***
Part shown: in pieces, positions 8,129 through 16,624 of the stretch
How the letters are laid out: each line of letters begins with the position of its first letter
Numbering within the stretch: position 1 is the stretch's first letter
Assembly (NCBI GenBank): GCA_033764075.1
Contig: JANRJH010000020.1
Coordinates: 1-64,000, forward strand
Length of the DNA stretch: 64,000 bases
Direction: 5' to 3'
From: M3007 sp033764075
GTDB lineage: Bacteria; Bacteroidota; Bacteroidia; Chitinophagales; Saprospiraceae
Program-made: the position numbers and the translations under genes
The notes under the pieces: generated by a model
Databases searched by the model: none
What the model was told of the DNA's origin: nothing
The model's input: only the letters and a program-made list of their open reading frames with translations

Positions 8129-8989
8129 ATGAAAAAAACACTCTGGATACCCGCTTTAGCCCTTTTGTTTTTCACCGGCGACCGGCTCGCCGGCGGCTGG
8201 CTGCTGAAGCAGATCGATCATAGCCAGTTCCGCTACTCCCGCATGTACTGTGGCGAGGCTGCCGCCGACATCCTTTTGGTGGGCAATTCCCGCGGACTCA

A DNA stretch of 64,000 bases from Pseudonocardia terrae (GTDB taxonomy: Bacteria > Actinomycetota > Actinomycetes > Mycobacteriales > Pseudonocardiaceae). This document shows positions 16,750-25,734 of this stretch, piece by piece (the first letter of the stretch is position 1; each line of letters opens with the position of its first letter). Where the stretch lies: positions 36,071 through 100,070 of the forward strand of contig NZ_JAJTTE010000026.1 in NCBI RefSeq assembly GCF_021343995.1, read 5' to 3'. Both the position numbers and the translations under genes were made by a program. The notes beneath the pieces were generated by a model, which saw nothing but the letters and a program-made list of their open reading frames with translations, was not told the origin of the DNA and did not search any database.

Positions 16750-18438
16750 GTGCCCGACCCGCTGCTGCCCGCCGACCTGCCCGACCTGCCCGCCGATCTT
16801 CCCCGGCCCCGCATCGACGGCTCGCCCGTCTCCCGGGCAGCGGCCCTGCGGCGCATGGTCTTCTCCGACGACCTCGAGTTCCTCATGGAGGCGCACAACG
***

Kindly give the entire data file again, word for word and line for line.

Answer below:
Part shown: in pieces, positions 8,129 through 16,624 of the stretch
How the letters are laid out: each line of letters begins with the position of its first letter
Numbering within the stretch: position 1 is the stretch's first letter
Assembly (NCBI GenBank): GCA_033764075.1
Contig: JANRJH010000020.1
Coordinates: 1-64,000, forward strand
Length of the DNA stretch: 64,000 bases
Direction: 5' to 3'
From: M3007 sp033764075
GTDB lineage: Bacteria; Bacteroidota; Bacteroidia; Chitinophagales; Saprospiraceae
Program-made: the position numbers and the translations under genes
The notes under the pieces: generated by a model
Databases searched by the model: none
What the model was told of the DNA's origin: nothing
The model's input: only the letters and a program-made list of their open reading frames with translations

Positions 8129-8989
8129 ATGAAAAAAACACTCTGGATACCCGCTTTAGCCCTTTTGTTTTTCACCGGCGACCGGCTCGCCGGCGGCTGG
8201 CTGCTGAAGCAGATCGATCATAGCCAGTTCCGCTACTCCCGCATGTACTGTGGCGAGGCTGCCGCCGACATCCTTTTGGTGGGCAATTCCCGCGGACTCA

A DNA stretch of 64,000 bases from Pseudonocardia terrae (GTDB taxonomy: Bacteria > Actinomycetota > Actinomycetes > Mycobacteriales > Pseudonocardiaceae). This document shows positions 16,750-25,734 of this stretch, piece by piece (the first letter of the stretch is position 1; each line of letters opens with the position of its first letter). Where the stretch lies: positions 36,071 through 100,070 of the forward strand of contig NZ_JAJTTE010000026.1 in NCBI RefSeq assembly GCF_021343995.1, read 5' to 3'. Both the position numbers and the translations under genes were made by a program. The notes beneath the pieces were generated by a model, which saw nothing but the letters and a program-made list of their open reading frames with translations, was not told the origin of the DNA and did not search any database.

Positions 16750-18438
16750 GTGCCCGACCCGCTGCTGCCCGCCGACCTGCCCGACCTGCCCGCCGATCTT
16801 CCCCGGCCCCGCATCGACGGCTCGCCCGTCTCCCGGGCAGCGGCCCTGCGGCGCATGGTCTTCTCCGACGACCTCGAGTTCCTCATGGAGGCGCACAACG